Biden adviser declines to put timeline on plans to increase corporate tax rate

Biden adviser declines to put timeline on plans to increase corporate tax rate
© United Press International

An informal adviser to Joe BidenJoe BidenDemocrats warn GOP will regret Barrett confirmation Trump campaign eyes election night party at his sold-out DC hotel Harris blasts GOP for confirming Amy Coney Barrett: 'We won't forget this' MORE’s presidential campaign on Wednesday said he did not want to “litigate” when the Democratic nominee would pursue an increase in the corporate tax rate.

“I’m not going to litigate the timing of that set of policies,” Jared Bernstein, a senior fellow at the Center on Budget and Policy Priorities, said at the Milken Institute’s 2020 virtual global conference.

The comments come as Democrats debate what to prioritize if Biden becomes president in January. Senate Democrats have indicated that they are unlikely to move immediately on rolling back President TrumpDonald John TrumpTrump admin to announce coronavirus vaccine will be covered under Medicare, Medicaid: report Election officials say they're getting suspicious emails that may be part of malicious attack on voting: report McConnell tees up Trump judicial pick following Supreme Court vote MORE’s tax cuts and will instead focus on spending that’s aimed at creating jobs and a national plan to contain the coronavirus pandemic.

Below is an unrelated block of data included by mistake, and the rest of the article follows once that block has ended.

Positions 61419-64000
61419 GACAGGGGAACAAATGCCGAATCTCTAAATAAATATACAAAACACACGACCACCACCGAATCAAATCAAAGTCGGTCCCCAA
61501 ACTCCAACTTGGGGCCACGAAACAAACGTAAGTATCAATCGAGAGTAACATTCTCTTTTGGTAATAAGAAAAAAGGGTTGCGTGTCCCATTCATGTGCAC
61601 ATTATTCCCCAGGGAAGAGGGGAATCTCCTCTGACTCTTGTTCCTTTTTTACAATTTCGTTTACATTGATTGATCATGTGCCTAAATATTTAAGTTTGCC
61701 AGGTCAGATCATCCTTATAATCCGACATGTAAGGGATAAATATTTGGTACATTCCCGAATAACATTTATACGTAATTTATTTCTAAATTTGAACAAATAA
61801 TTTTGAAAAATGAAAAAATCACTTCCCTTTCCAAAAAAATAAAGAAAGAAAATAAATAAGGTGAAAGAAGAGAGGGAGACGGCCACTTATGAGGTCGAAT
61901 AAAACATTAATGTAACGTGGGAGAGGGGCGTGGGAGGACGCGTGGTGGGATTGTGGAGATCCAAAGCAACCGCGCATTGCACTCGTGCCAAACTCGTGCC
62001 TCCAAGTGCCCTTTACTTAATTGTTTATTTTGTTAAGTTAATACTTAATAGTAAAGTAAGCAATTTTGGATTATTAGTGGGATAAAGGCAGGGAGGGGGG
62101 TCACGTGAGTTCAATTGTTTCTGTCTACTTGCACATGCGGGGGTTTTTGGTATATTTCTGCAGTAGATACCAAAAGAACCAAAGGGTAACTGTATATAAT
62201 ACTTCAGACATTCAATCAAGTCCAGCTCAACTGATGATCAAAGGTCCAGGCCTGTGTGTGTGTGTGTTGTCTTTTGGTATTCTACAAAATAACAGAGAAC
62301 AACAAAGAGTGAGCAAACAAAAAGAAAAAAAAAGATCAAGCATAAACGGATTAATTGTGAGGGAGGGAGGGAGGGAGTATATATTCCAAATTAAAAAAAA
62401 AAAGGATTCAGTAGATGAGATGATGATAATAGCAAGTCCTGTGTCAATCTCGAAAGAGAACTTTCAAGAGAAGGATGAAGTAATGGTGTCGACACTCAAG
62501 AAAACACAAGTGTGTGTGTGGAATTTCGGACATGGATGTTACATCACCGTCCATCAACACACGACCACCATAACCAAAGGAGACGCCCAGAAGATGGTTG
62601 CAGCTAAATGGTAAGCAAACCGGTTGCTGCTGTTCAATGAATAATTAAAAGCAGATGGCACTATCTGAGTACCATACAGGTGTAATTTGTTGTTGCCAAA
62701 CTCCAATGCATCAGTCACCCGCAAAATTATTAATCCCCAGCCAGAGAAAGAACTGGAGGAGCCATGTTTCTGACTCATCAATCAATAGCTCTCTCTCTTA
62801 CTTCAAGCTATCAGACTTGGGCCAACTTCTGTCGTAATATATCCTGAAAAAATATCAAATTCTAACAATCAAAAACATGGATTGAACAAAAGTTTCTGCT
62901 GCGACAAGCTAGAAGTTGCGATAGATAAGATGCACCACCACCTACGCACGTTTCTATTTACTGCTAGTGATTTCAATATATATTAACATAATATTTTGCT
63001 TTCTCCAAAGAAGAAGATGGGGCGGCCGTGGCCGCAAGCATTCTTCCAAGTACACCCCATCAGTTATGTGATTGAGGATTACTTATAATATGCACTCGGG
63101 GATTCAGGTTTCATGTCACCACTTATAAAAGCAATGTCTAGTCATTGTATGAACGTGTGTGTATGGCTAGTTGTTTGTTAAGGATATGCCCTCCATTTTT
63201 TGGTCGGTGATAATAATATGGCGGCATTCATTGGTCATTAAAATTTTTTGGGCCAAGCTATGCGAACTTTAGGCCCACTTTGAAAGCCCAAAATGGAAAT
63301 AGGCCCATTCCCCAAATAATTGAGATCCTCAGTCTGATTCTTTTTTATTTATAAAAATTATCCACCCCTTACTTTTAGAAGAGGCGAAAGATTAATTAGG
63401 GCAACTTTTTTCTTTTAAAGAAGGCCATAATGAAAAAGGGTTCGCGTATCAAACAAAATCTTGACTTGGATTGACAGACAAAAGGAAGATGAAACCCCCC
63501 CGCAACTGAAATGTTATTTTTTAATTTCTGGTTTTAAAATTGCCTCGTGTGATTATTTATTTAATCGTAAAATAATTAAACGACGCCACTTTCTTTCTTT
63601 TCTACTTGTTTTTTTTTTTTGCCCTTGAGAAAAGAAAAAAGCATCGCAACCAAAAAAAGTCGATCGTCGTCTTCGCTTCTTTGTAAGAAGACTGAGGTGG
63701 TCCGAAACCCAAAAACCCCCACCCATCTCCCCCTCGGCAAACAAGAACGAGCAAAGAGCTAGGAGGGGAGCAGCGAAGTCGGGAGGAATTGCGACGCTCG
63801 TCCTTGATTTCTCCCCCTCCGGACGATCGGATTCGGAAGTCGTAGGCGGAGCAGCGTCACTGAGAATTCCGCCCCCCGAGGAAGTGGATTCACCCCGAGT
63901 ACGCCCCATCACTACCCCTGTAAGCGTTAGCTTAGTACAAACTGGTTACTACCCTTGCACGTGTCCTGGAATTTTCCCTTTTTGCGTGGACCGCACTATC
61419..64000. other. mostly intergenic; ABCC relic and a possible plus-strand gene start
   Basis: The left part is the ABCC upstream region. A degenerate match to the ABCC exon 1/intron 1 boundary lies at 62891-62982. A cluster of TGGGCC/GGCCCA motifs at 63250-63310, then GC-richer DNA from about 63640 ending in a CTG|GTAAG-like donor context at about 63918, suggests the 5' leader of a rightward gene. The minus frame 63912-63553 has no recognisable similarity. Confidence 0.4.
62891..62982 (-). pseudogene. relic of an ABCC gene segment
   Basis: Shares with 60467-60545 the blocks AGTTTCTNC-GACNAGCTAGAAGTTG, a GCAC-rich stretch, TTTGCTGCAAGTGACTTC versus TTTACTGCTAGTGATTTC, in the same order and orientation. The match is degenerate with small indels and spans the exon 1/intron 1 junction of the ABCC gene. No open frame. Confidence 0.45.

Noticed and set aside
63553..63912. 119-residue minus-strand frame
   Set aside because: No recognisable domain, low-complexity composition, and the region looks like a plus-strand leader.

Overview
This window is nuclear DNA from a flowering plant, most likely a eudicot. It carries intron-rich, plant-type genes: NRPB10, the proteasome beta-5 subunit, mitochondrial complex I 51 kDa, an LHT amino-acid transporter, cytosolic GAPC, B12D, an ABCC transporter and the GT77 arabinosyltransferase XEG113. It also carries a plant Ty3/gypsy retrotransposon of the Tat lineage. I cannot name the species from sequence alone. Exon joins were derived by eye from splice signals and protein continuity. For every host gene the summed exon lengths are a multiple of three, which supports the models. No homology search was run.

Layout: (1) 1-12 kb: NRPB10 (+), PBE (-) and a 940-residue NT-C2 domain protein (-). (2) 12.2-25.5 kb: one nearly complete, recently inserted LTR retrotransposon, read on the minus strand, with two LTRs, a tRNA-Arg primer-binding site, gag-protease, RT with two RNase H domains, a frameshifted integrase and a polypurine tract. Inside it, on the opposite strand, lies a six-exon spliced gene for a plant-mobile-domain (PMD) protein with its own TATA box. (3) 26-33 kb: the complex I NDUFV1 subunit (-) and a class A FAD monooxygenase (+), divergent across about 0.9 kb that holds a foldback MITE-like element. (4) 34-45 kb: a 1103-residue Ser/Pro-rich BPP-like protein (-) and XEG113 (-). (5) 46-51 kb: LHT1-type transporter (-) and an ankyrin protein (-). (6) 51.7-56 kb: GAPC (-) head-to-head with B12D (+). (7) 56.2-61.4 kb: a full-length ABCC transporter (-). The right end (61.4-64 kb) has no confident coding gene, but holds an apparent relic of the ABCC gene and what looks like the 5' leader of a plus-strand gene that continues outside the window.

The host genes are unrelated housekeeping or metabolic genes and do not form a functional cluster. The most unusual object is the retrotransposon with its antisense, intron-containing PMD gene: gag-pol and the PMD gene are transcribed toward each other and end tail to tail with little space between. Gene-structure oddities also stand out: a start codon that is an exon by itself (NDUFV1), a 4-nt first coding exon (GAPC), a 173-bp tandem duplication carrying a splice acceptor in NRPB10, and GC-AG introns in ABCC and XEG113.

Biden has proposed increasing the corporate tax rate from 21 percent to 28 percent, and he said in a CNN interview last month that he would make changes to corporate taxes on “day one.” His campaign said shortly after that interview that Biden’s first priority is to control the outbreak and that it’s hard to say what would follow given that the state of the economy in January remains to be seen.

Bernstein said that Biden has a “three-part sequential agenda” of controlling the coronavirus, fiscal relief and then pursuing more permanent policies aimed at building a more resilient economy.  

Washington Post reporter Heather Long, who moderated the session with Bernstein, said that business leaders are nervous about Biden’s plan to raise the corporate tax rate. She asked Bernstein if he thinks it’s reasonable to raise the corporate rate in 2021 even if the economy isn’t at full strength.

While he didn’t want to discuss the timing of corporate tax increases, Bernstein said that controlling the virus and fiscal relief need to happen “extremely quickly.”

Bernstein also said that it’s important to think about where taxes are targeted. He said that recent literature has found that much of corporate taxation falls on excess profits.